Turkey Says Trump Promises To Stop Arming Kurds In Syria : The Two-Way The U.S. policy of supporting the Kurds in Syria has been a sticking point in U.S.-Turkey relations. The White House cited "pending adjustments" to military support provided to U.S. partners in Syria.
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Turkey Says Trump Promises To Stop Arming Kurds In Syria

The U.S. has been arming the Kurds through the umbrella group known as the Syrian Democratic Forces, but the aid has long been a thorn in U.S.-Turkey relations. AFP/Getty Images hide caption

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AFP/Getty Images

The U.S. has been arming the Kurds through the umbrella group known as the Syrian Democratic Forces, but the aid has long been a thorn in U.S.-Turkey relations.

AFP/Getty Images

President Trump told the leader of Turkey that he has instructed U.S. generals to stop supplying arms to Kurdish fighters in Syria, according to Turkey's foreign minister.

Turkey's foreign minister, Mevlut Cavusoglu, spoke with reporters Friday following a phone call between Trump and Turkish President Recep Tayyip Erdogan.

In a statement about the call, the White House did not confirm Cavusoglu's remarks about the Kurds, but it could have been alluding to a shift when it said:

"Consistent with our previous policy, President Trump also informed President Erdogan of pending adjustments to the military support provided to our partners on the ground in Syria, now that the battle of Raqqa is complete and we are progressing into a stabilization phase to ensure that ISIS cannot return."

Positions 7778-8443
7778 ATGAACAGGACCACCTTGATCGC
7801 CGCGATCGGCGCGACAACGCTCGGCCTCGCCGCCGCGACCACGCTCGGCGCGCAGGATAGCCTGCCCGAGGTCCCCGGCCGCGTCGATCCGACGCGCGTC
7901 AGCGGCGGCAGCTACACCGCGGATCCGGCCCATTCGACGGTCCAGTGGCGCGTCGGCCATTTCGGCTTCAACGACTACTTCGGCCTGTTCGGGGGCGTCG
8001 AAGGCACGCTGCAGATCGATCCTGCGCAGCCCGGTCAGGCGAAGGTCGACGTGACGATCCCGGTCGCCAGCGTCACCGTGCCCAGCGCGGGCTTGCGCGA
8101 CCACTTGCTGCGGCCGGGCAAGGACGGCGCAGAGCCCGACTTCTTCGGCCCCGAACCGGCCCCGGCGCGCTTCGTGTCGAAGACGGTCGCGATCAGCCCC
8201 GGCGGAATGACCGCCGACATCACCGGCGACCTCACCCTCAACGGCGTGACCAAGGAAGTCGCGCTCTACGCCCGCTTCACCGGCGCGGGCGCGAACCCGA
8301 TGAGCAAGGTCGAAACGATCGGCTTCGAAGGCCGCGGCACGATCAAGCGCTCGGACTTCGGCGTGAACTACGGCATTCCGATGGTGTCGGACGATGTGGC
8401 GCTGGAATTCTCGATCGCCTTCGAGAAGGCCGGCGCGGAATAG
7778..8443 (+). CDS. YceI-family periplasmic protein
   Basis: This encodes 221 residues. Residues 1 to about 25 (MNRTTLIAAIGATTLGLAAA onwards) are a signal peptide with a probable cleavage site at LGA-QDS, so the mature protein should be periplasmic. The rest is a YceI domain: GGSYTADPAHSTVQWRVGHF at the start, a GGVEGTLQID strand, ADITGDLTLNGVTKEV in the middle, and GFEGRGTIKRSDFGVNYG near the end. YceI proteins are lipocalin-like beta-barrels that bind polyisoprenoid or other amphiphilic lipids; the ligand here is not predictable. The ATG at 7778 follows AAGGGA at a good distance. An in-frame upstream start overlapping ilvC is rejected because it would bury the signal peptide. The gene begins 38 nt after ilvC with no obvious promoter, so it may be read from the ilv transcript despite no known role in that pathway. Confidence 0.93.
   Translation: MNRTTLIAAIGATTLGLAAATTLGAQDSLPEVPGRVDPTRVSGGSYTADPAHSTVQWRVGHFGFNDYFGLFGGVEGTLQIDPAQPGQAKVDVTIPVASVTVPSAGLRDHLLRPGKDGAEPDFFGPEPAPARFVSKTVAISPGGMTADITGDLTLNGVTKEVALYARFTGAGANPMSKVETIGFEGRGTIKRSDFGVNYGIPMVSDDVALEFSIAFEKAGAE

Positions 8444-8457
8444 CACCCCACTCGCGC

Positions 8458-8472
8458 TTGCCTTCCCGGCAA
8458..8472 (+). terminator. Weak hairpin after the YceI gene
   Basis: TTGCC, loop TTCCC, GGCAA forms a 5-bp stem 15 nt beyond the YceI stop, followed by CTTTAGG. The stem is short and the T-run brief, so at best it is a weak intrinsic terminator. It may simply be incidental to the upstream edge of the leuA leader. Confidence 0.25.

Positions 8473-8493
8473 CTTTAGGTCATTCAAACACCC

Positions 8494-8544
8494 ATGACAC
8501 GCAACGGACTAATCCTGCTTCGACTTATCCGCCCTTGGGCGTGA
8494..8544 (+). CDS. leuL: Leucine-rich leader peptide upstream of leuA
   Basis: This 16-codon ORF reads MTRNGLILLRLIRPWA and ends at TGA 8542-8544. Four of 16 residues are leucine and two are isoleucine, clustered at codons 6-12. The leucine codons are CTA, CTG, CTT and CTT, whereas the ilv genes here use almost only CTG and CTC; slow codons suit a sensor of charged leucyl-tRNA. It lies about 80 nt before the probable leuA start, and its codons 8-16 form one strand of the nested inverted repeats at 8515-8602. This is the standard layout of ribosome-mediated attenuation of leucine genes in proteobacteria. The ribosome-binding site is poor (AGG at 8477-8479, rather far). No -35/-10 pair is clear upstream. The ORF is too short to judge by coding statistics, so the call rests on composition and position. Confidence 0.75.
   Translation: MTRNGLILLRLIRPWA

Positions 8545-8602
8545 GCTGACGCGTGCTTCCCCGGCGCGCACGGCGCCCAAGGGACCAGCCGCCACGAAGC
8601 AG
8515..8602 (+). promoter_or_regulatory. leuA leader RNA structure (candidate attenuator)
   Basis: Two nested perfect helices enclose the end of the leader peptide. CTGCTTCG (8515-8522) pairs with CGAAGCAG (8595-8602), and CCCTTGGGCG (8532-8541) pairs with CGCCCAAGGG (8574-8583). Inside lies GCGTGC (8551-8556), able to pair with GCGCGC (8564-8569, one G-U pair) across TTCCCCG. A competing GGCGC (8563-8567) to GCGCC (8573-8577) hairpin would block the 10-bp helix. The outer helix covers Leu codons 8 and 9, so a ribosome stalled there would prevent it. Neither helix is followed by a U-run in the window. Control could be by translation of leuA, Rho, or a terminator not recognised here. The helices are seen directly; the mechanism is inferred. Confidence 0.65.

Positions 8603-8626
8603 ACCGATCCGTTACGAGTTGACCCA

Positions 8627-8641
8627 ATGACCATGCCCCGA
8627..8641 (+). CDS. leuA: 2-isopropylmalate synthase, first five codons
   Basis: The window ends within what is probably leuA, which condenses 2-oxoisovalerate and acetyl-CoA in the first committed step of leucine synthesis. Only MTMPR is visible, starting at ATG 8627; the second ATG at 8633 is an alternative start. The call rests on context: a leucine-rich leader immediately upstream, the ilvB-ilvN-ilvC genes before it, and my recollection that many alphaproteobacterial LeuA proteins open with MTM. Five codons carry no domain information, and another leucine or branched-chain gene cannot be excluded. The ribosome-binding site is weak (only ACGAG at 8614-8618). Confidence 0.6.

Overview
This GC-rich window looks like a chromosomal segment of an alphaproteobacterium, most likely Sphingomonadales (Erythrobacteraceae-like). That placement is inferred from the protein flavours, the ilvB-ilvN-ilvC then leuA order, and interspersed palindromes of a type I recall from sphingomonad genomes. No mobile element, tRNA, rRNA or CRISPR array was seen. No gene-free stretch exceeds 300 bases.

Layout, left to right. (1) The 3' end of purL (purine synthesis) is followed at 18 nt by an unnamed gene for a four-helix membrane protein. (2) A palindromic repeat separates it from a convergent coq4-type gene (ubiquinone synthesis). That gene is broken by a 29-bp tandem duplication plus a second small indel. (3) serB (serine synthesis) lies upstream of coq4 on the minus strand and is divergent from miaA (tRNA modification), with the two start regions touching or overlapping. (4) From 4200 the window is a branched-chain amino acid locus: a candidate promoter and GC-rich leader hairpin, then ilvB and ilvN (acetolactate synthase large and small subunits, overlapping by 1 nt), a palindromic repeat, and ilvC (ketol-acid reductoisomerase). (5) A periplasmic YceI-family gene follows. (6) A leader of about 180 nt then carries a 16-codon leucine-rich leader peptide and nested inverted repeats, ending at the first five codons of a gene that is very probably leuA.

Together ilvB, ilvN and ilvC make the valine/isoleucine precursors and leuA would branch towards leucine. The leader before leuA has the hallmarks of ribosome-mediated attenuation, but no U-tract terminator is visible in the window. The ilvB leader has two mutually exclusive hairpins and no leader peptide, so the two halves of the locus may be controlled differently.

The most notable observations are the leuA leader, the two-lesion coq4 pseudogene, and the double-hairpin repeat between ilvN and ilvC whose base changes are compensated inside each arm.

The Associated Press reports that the announcement appeared to catch the U.S. State Department and Pentagon off-guard. The Kurds have been invaluable partners to the U.S. in the fight against ISIS, and stopping the supply of arms to those fighters would represent a big policy change.

As NPR's Peter Kenyon reports from Istanbul, the Turkish government considers Kurdish fighters close allies with the militant PKK, which has been fighting in Turkey for more than three decades. Both the U.S. and Turkey consider the PKK a terrorist group.

As recently as May, the Trump administration was refusing to stop arming the Kurds. As Kenyon reported at the time:

"Here in Turkey, it's seen as a slap in the face of the government. This was the No. 1 demand Turkey was making of the Trump administration. Please cut ties with these Kurdish fighters. We've got a real problem with them.

"President Erdogan kept saying, you know, we couldn't get through to Obama's people, but now we expect better from Trump. But instead, the U.S. is not only sticking with the Kurdish YPG in Syria; they're going to directly arm them — small arms, reportedly, but definitely not what Turkey was hoping to hear."

Friday's phone call followed a summit on Syria in Sochi this week between Erdogan, Russian President Vladimir Putin and Iranian President Hassan Rouhani. Turkey, Russia and Iran are working to bring an end to the conflict.